In A Fish Called Wanda, Kline’s Otto is a pseudo-intellectual who constantly misinterprets everything from the teachings of Buddhist philosophy to the writings of Nietzsche. According to Cleese, his character was inspired by the real-life self-help guru Zen Master Rama, sometimes called the “yuppie guru.”

“I got the real key to the character out of Los Angeles Magazine,” Cleese explained in an interview. “I found a double-page spread for a guru, and I’m pretty sure his name was Zen Master Rama, and he looked about 32 and very unsure of himself, and he had a funny sort of hairstyle like a dandelion at the end of September. But the key thing was the line across the top of this two page advertisement for the seminars he ran at weekends, which was ‘Buddhism gives you the competitive edge.’ And I thought this was unbelievably funny.”

6. CLEESE’S CHARACTER WAS NAMED AFTER CARY GRANT.

Cleese named his character Archie Leach after movie star Cary Grant, who was born Archibald Leach. Though Cleese’s bumbling lawyer has little in common with the famously debonair Grant, Cleese explained that he chose the name because he and Grant shared a hometown, and because it was the closest he would ever get to “being Cary Grant.”

7. THE ORIGINAL ENDING WAS MUCH DARKER.

A Fish Called Wanda started off as a much darker comedy, but test audiences in America were apparently uncomfortable with the film’s cruelty, and lack of romantic payoff, so Crichton and his cast went in for a few re-shoots. In addition to softening Palin’s character a bit, they ended up re-shooting the film’s ending three times.

“We played the whole movie with this very sort of dark intent—it was a very black comedy—and of course, when they tested the movie in America, it tested very funny, except that people didn’t like that there was no real love story,” Curtis said, further explaining:

“The original ending of the movie was much darker. The costume designer and I had a really great time costuming this character, and in a department store in London on sale, we found a pair of shark shoes, and we bought them because we just thought, ‘Well, she’s just a shark.’ And we wore them in that last scene, and literally the last shot of the movie was going down my leg and freeze framing on the shark shoe. And right then, you knew she was going to take him for everything. The minute they got off the plane, she was going to bop him on the head, take the stuff, and leave.”

8. CLEESE CUT A BIG CHUNK OF THE CATHCART TOWERS SCENE.

In addition to changing the ending, Cleese cut several minutes from the film’s penultimate scene, in which Archie tries to get the stuttering Ken (Palin) to telling him where Wanda, Otto, and the diamonds are. Ken, whose stutter gets worse under pressure, can’t seem to utter the two words “Cathcart Towers.”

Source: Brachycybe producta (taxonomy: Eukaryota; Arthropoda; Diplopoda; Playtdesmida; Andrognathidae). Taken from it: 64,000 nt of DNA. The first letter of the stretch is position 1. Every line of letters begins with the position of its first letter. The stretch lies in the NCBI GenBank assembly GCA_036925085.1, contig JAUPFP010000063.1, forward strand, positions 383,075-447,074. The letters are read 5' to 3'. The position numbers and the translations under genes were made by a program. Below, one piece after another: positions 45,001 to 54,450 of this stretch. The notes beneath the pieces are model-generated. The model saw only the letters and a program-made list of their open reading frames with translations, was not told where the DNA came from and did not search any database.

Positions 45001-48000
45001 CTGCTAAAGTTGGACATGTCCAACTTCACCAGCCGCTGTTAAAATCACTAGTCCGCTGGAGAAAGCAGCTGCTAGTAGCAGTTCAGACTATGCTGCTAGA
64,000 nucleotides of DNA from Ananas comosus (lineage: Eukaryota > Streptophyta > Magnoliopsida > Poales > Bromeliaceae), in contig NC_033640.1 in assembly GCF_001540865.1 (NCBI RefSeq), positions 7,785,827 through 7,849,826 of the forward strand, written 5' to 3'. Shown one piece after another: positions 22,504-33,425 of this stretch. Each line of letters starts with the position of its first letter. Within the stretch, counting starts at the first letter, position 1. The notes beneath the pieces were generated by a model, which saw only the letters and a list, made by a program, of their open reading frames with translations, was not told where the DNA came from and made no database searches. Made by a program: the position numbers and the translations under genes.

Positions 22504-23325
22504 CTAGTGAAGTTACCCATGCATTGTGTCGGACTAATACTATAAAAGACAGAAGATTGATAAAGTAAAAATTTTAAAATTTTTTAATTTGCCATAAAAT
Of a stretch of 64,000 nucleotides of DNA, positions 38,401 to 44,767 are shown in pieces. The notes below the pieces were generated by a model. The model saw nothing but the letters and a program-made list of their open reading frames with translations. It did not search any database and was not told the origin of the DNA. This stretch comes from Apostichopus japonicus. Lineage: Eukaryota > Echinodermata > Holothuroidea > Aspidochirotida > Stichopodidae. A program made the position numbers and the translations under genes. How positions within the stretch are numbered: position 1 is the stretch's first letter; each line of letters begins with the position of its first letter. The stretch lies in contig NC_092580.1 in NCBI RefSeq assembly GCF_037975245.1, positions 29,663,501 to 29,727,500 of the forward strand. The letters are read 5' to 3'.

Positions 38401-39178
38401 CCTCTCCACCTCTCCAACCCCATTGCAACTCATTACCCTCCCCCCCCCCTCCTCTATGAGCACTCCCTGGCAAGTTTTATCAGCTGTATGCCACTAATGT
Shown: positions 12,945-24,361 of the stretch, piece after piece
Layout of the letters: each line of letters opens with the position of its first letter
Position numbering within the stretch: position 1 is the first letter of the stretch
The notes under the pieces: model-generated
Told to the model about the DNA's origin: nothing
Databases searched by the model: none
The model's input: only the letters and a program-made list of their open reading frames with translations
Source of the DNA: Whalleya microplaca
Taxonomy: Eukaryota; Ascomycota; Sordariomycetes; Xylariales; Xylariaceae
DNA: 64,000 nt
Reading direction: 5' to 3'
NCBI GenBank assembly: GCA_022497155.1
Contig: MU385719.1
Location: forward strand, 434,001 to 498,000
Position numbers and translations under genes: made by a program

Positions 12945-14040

Initially, the scene was a Monty Python-esque series of increasingly absurd stunts—Ken attempting to sing the words (which remains in the final film), Archie trying to feed a tissue through a typewriter, Ken writing in toothpaste on a window—but Cleese worried the scene, which arrives at the climax of the film, was overly long and dragging the plot down, and so deleted most of it.

9. ONE AUDIENCE MEMBER LAUGHED HIMSELF TO DEATH.

Ole Bentzen, a Belgian audience member, was so tickled by the scene in which Ken has French fries stuck up his nose, that he actually laughed himself to death. The scene reminded him of a similar experience at a family dinner, in which his family had shoved cauliflower up their noses to great comic effect. He began laughing so hard, his heart rate escalated dangerously, causing a fatal heart attack.

10. IT WAS NOMINATED FOR THREE OSCARS.

Comedy movies rarely fare well at the Oscars, but A Fish Called Wanda was an exception. The film was nominated for three awards: for Best Original Screenplay (for Cleese and Crichton), Best Director, and Best Supporting Actor for Kevin Kline, who took home the statuette.

11. IT WAS THE TOP VIDEO RENTAL OF 1989.

A Fish Called Wanda beat a number of higher-budget blockbuster movies, including Die Hard (1988) and Coming to America (1988), as well as the Oscar-winning Rain Man (1988), to become the top video rental of 1989. Its success was due, in part, to an advertising partnership with Cadbury Schweppes, which plastered grocery stores for weeks with ads for the film.

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12 EGOT Winners (and 25 Almost-EGOTS)
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Life should have been good for Miami Vice’s Philip Michael Thomas in 1985. He was the star of one of television’s biggest hits, had released his first album as part of a multimillion dollar deal with Atlantic Records, and was making a name for himself in the fashion world (or at least trying to) with his very own women’s clothing line. But Thomas still had loftier goals, both in mind and on the gold medallion he was so fond of wearing. That dream was an EGOT.